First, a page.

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Chapter II. It is Lucky that the Pont d'Austerlitz bears Carriages

Uncertainty was at an end for Jean Valjean: fortunately it still lasted for the men. He took advantage of their hesitation. It was time lost for them, but gained for him. He slipped from under the gate where he had concealed himself, and went down the Rue des Postes, towards the region of the Jardin des Plantes. Cosette was beginning to be tired. He took her in his arms and carried her. There were no passers-by, and the street lanterns had not been lighted on account of there being a moon.

He redoubled his pace.

In a few strides he had reached the Goblet potteries, on the front of which the moonlight rendered distinctly legible the ancient inscription:--

               De Goblet fils c'est ici la fabrique;[14]
               Venez choisir des cruches et des broos,
               Des pots a fleurs, des tuyaux, de la brique.
               A tout venant le Coeur vend des Carreaux.

     [14]  This is the factory of Goblet Junior:
          Come choose your jugs and crocks,
          Flower-pots, pipes, bricks.
          The Heart sells Diamonds to every comer.

He left behind him the Rue de la Clef, then the Fountain Saint-Victor, skirted the Jardin des Plantes by the lower streets, and reached the quay. There he turned round. The quay was deserted. The streets were deserted. There was no one behind him. He drew a long breath.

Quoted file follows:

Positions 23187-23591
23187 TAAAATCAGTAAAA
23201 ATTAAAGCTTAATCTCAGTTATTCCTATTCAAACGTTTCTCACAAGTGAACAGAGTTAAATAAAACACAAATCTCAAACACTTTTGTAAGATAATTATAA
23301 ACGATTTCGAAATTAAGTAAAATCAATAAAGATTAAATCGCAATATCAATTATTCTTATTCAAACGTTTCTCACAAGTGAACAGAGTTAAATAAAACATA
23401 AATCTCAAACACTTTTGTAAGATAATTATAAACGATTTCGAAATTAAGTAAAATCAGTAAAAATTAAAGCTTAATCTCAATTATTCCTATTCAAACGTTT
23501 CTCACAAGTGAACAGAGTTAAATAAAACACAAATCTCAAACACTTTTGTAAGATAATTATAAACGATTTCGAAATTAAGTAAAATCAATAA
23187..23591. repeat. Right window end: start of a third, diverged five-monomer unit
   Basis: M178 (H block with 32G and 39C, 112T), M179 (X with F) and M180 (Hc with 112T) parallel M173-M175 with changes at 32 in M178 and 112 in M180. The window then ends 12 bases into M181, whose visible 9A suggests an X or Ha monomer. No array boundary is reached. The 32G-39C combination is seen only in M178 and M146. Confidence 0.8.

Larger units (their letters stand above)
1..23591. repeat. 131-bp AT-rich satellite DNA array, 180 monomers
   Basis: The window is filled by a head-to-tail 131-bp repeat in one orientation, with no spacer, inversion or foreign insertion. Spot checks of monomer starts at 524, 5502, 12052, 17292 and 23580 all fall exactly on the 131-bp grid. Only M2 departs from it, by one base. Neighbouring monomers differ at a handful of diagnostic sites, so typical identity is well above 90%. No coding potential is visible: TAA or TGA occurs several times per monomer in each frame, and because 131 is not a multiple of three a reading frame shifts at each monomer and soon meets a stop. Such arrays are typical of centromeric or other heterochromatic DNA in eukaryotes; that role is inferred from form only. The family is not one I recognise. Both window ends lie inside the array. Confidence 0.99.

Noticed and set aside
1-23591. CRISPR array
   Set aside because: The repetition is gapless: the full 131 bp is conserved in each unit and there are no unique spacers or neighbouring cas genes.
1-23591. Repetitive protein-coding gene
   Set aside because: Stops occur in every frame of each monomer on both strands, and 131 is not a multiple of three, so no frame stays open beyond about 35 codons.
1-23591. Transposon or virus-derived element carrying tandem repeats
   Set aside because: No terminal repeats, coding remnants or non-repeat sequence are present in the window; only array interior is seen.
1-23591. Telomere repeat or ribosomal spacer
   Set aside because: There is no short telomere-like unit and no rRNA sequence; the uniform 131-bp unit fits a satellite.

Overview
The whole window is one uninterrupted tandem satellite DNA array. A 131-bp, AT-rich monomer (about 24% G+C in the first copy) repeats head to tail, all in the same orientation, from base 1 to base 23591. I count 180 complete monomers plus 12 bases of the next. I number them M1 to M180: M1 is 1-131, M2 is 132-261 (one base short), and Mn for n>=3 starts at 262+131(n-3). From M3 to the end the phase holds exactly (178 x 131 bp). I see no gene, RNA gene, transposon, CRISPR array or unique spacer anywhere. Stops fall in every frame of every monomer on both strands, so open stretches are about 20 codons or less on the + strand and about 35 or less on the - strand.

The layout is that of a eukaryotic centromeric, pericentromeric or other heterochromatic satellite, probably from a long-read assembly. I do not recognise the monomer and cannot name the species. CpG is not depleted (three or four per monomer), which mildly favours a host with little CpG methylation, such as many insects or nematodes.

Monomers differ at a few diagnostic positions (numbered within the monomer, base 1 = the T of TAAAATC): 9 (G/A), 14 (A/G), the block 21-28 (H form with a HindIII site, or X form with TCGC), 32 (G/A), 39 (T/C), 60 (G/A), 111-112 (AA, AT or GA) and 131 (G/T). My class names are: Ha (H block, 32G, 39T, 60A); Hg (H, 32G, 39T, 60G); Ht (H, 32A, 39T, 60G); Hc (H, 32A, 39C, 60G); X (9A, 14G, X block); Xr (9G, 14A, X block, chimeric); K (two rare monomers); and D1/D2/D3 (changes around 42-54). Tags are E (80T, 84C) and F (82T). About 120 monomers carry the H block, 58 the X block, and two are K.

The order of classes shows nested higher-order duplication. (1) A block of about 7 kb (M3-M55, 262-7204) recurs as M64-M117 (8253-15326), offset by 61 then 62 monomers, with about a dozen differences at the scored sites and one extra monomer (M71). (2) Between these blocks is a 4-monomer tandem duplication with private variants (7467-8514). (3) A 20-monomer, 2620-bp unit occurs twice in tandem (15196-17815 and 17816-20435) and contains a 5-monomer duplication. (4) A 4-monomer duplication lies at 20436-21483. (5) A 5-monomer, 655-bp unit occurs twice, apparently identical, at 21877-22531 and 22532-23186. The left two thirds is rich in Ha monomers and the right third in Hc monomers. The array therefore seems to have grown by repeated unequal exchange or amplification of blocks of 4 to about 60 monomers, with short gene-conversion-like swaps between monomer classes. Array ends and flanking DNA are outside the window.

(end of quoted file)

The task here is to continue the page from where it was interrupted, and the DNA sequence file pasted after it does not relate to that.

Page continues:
He gained the Pont d'Austerlitz.

Tolls were still collected there at that epoch.

He presented himself at the toll office and handed over a sou.

"It is two sous," said the old soldier in charge of the bridge. "You are carrying a child who can walk. Pay for two."

He paid, vexed that his passage should have aroused remark. Every flight should be an imperceptible slipping away.

A heavy cart was crossing the Seine at the same time as himself, and on its way, like him, to the right bank. This was of use to him. He could traverse the bridge in the shadow of the cart.

Towards the middle of the Bridge, Cosette, whose feet were benumbed, wanted to walk. He set her on the ground and took her hand again.

The bridge once crossed, he perceived some timber-yards on his right. He directed his course thither. In order to reach them, it was necessary to risk himself in a tolerably large unsheltered and illuminated space. He did not hesitate. Those who were on his track had evidently lost the scent, and Jean Valjean believed himself to be out of danger. Hunted, yes; followed, no.

A little street, the Rue du Chemin-Vert-Saint-Antoine, opened out between two timber-yards enclosed in walls. This street was dark and narrow and seemed made expressly for him. Before entering it he cast a glance behind him,

From the point where he stood he could see the whole extent of the Pont d'Austerlitz.

Four shadows were just entering on the bridge.

These shadows had their backs turned to the Jardin des Plantes and were on their way to the right bank.

These four shadows were the four men.